Meet the engineer duo from Ahmedabad who converts temple flowers into organic manure

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Devotees normally carry flowers to temples as offerings. After the rituals are over, the flowers usually end up in water bodies or are tossed out as rubbish, leading to pollution.

Two engineering students from Gujarat have come up with a project that will change the way these flowers are discarded.

Yash Bhatt and Arjun Thakkar, engineering graduates from Silver Oak Engineering College, Gujarat are attempting to  convert organic offerings from temples into organic manure in a span of 15 days.

After trying out a number of machines for the purpose, the duo decided to make one of their own.

Source The Better India

It all began when Yash and Arjun attended a lecture at the Gujarat Technological University (GTU) Innovation Council. They realised engineers could find solutions to rising societal problems.

Familiar with the problem of devotees’ offerings being disposed of loosely into water bodies, they soon came up with a project to convert organic waste into manure.

The project was funded by Gujarat Technological University (GTU)’s innovation council with a grant of Rs 95,000. Understanding that the project needed to be implemented at various temples, Yash and Arjun sent a proposal to the Ahmedabad Municipal Corporation.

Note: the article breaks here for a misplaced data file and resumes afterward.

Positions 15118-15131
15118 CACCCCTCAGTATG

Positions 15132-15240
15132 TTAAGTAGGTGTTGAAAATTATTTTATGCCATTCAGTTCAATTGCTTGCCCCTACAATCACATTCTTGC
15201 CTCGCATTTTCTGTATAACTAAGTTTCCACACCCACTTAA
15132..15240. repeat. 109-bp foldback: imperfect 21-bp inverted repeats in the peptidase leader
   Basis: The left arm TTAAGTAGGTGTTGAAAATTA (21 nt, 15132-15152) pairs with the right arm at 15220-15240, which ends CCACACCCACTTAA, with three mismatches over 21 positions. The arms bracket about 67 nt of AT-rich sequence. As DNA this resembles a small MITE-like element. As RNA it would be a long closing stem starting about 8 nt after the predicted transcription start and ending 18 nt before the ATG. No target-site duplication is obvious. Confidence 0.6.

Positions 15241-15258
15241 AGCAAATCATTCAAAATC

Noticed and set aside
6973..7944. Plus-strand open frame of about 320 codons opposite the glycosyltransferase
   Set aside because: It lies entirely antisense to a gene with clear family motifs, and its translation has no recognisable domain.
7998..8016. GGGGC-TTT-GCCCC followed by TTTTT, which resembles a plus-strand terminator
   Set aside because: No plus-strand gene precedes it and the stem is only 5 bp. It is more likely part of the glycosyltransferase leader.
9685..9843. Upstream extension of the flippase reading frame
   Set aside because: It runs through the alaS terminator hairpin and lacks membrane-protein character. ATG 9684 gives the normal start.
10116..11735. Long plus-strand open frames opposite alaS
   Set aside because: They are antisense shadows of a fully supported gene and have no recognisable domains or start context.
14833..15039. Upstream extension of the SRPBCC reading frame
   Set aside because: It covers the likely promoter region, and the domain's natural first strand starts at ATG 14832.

It sought permission to implement the project at temples in different wards of Ahmedabad. The authorities, including Mayor Brij Patel extended their support. The project aims to convert 300 kg of organic waste such as flowers, fruits etc. into 100 kg of organic manure daily, says Daily Hunt.

Yash and Arjun are now running a pilot project in the following wards – Bodakdev, Thatlej, Ghatlodia, Naranpura, and Navrangpura. The students have partnered with 22 temples and have provided them with individual bins to collect organic waste like flowers, coconut shells, and leaves. The manure produced will be sold at Rs 60 per kg.

In the future, Yash and Arjun plan to make incense sticks, rose water, and turn coconut waste into coco pits (a form of fertiliser). The products will be sold under a registered brand name, says The Better India.

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